Location of First Disclosure Crucial for Unregistered Design Rights
While the end of the Brexit transition period has seen the creation of UK equivalents for registered EU IP rights, going forward the location of first disclosure of a product will determine whether UK or EU unregistered design rights can be obtained.
UK unregistered designs only protect shape and last the lesser of ten years from the end of the calendar year in which they were first made available or fifteen years from the end of the calendar year in which they were first recorded in a design document. Unregistered community designs (UCDs) protect many aspects of a product, including colours, patterns, logos and material and last three years from their first disclosure.
Prior to the end of the transition period if the first disclosure of a product occurred within the UK it would qualify as both a UK unregistered design and as a UCD. UCD rights existing at the end of the transitional period will continue to be recognised as UCD rights in the UK for their remaining EU term (maximum 3-years) and will be known as a continuing unregistered design.
Following the end of the transition period first disclosure of a product within the UK no longer qualifies as a UCD. However, from 1st January 2021 a UK-only equivalent of the UCD has been enacted and is known as a Supplementary Unregistered Design (SUD). Hence, the first disclosure of a product within the UK now qualifies as a UK unregistered design and as a SUD. Importantly though, such first disclosure in the UK can be invalidating for a UCD and vice-versa if the first disclosure is in the EU. In the case of simultaneous first disclosure in both the UK and the EU it appears that neither would invalidate the other, but the specifics of the disclosure may make it arguable that it was disclosed towards one of those jurisdictions and not the other.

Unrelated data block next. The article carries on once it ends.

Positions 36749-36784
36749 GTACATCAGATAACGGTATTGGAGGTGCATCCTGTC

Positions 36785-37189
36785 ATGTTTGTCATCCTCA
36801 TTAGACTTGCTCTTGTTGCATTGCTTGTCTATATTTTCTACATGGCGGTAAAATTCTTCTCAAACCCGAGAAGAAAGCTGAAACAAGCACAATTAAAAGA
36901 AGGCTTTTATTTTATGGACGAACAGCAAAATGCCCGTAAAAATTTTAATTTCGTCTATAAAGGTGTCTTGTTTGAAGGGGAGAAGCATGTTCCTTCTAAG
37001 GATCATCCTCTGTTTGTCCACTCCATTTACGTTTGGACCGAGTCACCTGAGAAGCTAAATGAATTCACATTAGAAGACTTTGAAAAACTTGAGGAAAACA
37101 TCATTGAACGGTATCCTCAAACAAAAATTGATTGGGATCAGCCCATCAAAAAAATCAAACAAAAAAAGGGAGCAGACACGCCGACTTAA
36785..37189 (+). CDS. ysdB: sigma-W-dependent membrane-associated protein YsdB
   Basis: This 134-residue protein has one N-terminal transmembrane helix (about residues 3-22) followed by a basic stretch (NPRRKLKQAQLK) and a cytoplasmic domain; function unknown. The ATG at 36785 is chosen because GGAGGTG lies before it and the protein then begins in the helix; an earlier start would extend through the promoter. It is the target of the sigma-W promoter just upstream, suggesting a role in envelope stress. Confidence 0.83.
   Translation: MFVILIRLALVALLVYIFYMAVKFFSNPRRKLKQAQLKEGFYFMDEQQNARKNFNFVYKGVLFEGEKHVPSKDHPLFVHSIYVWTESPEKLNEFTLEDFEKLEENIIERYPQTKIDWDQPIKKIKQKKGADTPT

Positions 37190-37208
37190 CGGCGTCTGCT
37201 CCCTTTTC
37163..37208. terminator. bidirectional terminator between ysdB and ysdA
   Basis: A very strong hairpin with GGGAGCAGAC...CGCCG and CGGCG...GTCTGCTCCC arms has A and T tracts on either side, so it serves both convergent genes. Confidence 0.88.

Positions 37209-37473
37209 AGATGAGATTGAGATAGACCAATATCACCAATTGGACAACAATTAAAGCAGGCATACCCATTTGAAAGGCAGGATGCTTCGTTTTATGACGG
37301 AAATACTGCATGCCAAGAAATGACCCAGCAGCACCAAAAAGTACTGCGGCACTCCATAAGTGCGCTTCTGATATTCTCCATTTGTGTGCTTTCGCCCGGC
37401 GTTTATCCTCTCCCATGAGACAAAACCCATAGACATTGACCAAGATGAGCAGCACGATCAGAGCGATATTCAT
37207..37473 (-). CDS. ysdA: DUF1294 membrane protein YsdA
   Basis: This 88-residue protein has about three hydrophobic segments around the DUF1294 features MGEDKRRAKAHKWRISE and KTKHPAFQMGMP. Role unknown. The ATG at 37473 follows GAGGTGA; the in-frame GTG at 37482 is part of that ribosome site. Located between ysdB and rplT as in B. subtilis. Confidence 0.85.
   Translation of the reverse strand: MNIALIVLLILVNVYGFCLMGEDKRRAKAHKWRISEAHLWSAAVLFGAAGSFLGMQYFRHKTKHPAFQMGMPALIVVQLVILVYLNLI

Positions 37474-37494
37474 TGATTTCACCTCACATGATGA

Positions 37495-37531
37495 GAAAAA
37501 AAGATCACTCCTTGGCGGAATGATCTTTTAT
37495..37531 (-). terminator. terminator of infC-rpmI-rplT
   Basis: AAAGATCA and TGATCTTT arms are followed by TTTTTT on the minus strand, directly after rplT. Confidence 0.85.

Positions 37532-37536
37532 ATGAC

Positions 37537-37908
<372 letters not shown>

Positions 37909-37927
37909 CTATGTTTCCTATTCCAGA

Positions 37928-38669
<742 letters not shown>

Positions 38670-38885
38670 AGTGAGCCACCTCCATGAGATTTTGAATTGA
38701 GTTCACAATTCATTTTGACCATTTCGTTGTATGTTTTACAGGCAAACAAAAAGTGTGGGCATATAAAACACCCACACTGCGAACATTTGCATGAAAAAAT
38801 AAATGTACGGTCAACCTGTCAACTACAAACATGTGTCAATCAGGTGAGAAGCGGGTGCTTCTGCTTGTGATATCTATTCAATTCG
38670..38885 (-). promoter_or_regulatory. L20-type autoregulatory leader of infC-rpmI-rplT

UK unregistered designs can only be obtained by qualifying persons, who are deemed to be either a person who habitually resides in a qualifying country or a legal entity that is formed in and carries on substantial business in a qualifying country. From 1st January 2021 EU member states were removed from the list of qualifying countries, which now consists of the UK, New Zealand, Hong Kong and various overseas territories and dependencies.
While UK unregistered designs only protect shape, on a less is more basis this can give them broader protection than a UCD or SUD in which protection is limited to the combination of design attributes. Hence, for a UK unregistered design the court would not take into account differences in material, colour or patterning when deciding whether infringement has occurred. Although UK unregistered designs last significantly longer than a UCD or SUD, during the last 5-years of their duration they are subject to licences of right.
Author: Quinn Miller